Traffic situations can cause frustrations to boil over. The frustration can be especially acute on highways with two lanes going one direction (multilane roads) where some “slower” drivers remain in the left/fast lane of traffic instead of only using the left/fast lane of traffic to pass slower traffic in the right/slow lane.
Ohio law is clear that the left/fast lane may generally only be used when passing someone in the right/slow lane, but this law is understandably hard for law enforcement professionals to enforce.
Perhaps the most notable multilane road in our region is U.S. Route 30. Our region has a particularly high number of roads that cross U.S. 30 without an overpass, underpass, entrance ramps or exit ramps. In other words, many county and township roads in our area (simple, two-lane roads) intersect with U.S. 30 such that yielding to U.S. 30’s traffic is required to cross U.S. 30 or enter into the traffic of U.S. 30.
Such an intersection of note in our region is where Thayer Road and U.S. 30 intersect. In fact, the Thayer Road/U.S. 30 intersection has been the site of two fatal accidents in 2019 alone.
For drivers traveling on a simple, two-lane road who are crossing a multilane road, simply getting across the multilane road can be difficult. However, usually, our vehicles are able to accelerate fast enough from the stop to get through the intersection and not impede the traffic on the multilane road.
A much more challenging situation is where a driver makes a left-hand turn from a simple, two-lane road (such as Thayer Road) onto a multilane road (such as U.S. 30). In other words, simply crossing a multilane road is easier and usually safer than attempting to merge into a multilane road’s existing traffic.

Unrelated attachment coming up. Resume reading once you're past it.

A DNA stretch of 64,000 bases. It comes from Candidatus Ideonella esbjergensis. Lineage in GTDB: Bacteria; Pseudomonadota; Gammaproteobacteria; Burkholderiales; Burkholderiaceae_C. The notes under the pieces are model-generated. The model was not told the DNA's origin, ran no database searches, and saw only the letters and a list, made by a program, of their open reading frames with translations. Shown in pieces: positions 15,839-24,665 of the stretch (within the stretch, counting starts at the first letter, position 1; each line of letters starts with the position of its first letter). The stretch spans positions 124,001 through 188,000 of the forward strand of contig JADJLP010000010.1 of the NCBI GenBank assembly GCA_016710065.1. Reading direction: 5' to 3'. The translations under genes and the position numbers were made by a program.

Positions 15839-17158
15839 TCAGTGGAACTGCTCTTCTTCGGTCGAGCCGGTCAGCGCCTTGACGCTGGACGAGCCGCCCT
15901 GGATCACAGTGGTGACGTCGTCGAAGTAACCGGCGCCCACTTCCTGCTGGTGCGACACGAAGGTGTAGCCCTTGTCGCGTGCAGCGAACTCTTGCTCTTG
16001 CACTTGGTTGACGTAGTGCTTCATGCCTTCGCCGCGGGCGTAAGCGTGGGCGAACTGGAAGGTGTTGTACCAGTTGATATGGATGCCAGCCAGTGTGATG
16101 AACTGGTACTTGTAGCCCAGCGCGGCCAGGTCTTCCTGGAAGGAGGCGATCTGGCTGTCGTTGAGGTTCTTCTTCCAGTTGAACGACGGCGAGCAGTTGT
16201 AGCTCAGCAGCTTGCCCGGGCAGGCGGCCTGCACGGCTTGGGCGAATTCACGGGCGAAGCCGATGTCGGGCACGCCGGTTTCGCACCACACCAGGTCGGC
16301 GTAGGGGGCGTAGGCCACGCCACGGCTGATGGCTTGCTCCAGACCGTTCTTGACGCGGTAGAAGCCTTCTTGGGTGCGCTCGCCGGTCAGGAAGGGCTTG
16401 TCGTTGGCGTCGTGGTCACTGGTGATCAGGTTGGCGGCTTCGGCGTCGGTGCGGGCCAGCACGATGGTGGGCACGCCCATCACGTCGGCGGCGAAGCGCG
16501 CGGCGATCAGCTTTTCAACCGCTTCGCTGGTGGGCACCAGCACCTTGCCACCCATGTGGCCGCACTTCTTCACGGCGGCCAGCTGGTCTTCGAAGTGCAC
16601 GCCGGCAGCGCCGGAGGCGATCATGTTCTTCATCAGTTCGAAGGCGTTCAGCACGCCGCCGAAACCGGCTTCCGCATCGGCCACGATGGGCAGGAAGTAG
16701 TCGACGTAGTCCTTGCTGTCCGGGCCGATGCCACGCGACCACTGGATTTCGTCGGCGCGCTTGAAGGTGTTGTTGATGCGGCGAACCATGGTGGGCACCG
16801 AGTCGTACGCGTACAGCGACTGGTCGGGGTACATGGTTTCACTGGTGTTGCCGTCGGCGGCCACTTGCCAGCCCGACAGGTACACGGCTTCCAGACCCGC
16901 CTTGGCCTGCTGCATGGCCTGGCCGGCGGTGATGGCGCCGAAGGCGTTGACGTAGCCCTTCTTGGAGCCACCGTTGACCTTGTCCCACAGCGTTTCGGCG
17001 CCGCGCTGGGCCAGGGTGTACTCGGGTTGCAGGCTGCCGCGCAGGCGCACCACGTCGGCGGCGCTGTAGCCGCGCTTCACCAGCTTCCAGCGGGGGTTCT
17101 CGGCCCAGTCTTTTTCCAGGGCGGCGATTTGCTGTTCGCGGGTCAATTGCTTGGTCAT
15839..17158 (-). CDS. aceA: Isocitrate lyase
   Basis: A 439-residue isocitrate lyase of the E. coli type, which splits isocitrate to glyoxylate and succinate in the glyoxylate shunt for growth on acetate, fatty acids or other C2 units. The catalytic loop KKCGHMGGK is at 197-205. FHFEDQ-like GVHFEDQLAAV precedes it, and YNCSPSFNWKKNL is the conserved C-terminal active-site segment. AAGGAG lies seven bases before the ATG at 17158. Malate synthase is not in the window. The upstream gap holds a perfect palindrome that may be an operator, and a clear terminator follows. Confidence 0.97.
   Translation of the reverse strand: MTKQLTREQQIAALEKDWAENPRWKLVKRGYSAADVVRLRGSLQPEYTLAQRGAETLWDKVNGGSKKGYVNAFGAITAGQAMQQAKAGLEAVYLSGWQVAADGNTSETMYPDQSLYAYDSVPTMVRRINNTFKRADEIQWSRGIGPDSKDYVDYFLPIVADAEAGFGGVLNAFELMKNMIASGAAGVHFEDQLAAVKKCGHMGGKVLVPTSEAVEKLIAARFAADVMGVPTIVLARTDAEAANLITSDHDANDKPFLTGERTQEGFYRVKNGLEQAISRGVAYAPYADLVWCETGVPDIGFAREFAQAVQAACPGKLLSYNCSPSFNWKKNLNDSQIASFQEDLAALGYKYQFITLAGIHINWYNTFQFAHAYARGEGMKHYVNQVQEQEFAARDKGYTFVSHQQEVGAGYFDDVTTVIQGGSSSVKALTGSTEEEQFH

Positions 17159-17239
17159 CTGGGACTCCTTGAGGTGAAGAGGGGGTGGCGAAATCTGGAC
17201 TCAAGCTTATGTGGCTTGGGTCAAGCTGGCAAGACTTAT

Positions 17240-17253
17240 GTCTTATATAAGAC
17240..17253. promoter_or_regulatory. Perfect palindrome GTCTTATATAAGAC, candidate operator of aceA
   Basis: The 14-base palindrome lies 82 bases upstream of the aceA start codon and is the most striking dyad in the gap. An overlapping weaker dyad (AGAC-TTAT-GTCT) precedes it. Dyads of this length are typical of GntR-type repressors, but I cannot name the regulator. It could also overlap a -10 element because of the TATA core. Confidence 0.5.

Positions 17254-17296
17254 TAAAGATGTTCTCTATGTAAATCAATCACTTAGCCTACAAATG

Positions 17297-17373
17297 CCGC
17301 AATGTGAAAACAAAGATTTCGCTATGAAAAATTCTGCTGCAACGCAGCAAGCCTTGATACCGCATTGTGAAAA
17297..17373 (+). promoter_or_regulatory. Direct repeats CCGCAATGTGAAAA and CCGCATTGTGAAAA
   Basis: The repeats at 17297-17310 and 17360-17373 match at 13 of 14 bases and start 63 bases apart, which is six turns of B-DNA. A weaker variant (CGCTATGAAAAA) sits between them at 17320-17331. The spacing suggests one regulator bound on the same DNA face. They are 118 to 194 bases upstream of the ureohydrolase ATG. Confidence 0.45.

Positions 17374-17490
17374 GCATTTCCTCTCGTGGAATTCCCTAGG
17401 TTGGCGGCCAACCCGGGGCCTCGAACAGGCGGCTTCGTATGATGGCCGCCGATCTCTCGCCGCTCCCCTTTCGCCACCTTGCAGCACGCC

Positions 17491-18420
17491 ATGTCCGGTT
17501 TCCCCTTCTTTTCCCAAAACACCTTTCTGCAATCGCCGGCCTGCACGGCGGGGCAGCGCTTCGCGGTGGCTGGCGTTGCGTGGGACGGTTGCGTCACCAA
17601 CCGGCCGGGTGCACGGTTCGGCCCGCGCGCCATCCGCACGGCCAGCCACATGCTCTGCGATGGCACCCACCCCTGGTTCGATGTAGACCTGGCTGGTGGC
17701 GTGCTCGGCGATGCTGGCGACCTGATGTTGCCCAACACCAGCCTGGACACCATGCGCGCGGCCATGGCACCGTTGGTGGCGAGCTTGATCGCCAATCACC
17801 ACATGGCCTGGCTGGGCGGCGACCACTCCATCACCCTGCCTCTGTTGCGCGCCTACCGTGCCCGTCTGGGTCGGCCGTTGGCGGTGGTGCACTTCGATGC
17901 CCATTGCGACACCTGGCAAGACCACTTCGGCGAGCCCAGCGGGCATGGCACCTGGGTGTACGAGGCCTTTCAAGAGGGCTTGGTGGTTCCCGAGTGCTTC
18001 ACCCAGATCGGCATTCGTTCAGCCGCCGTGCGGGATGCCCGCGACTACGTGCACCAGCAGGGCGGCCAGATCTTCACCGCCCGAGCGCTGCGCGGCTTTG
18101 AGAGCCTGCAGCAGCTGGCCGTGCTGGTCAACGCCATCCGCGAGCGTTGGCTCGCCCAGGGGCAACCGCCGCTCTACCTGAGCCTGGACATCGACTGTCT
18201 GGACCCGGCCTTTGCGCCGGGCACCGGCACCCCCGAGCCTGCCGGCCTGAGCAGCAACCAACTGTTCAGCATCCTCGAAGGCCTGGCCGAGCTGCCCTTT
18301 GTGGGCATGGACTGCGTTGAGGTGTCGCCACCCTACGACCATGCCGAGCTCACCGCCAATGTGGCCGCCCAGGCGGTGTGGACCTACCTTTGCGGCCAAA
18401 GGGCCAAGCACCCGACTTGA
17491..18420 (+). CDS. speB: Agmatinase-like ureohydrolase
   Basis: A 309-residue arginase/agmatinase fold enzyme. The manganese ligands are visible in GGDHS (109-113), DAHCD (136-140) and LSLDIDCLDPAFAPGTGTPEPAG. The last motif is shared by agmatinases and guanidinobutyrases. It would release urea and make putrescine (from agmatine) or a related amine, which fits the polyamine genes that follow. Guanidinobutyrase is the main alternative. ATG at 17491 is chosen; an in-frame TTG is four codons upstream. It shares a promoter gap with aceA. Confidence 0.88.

This is primarily because yielding to oncoming traffic does not mean that we “beat” the traffic to the intersection when we are entering into the traffic on the road for which a yield is required. Otherwise stated, the responsibility of a driver to yield when merging into traffic includes the responsibility to accelerate to the speed of the traffic following in that lane.
For example, a driver entering a roadway and merging into its traffic cannot simply enter a lane and drive so slow in that lane (even if accelerating) to cause vehicles behind the driver to not be able to slow down fast enough to avoid an accident.
Most of us think that when turning left onto a one-direction multilane highway, we are required to first enter and establish ourselves in the closest lane going left (the left/fast lane) and then change lanes to the right/slow lane.
However, Ohio law allows direct entrance into the right/slow lane in such instances, as long as the driver “squares into” the turn and yields to the traffic in both lanes.
Simply put, when we must accelerate to enter traffic on a multilane road, we are legally permitted to immediately enter and do our accelerating in the lane that usually has slower traffic.
Lee R. Schroeder is an Ohio licensed attorney at Schroeder Law LLC in Putnam County. He limits his practice to business, real estate, estate planning and agriculture issues in northwest Ohio. He can be reached at Lee@LeeSchroeder.com or at 419-659-2058. This article is not intended to serve as legal advice, and specific advice should be sought from the licensed attorney of your choice based upon the specific facts and circumstances that you face.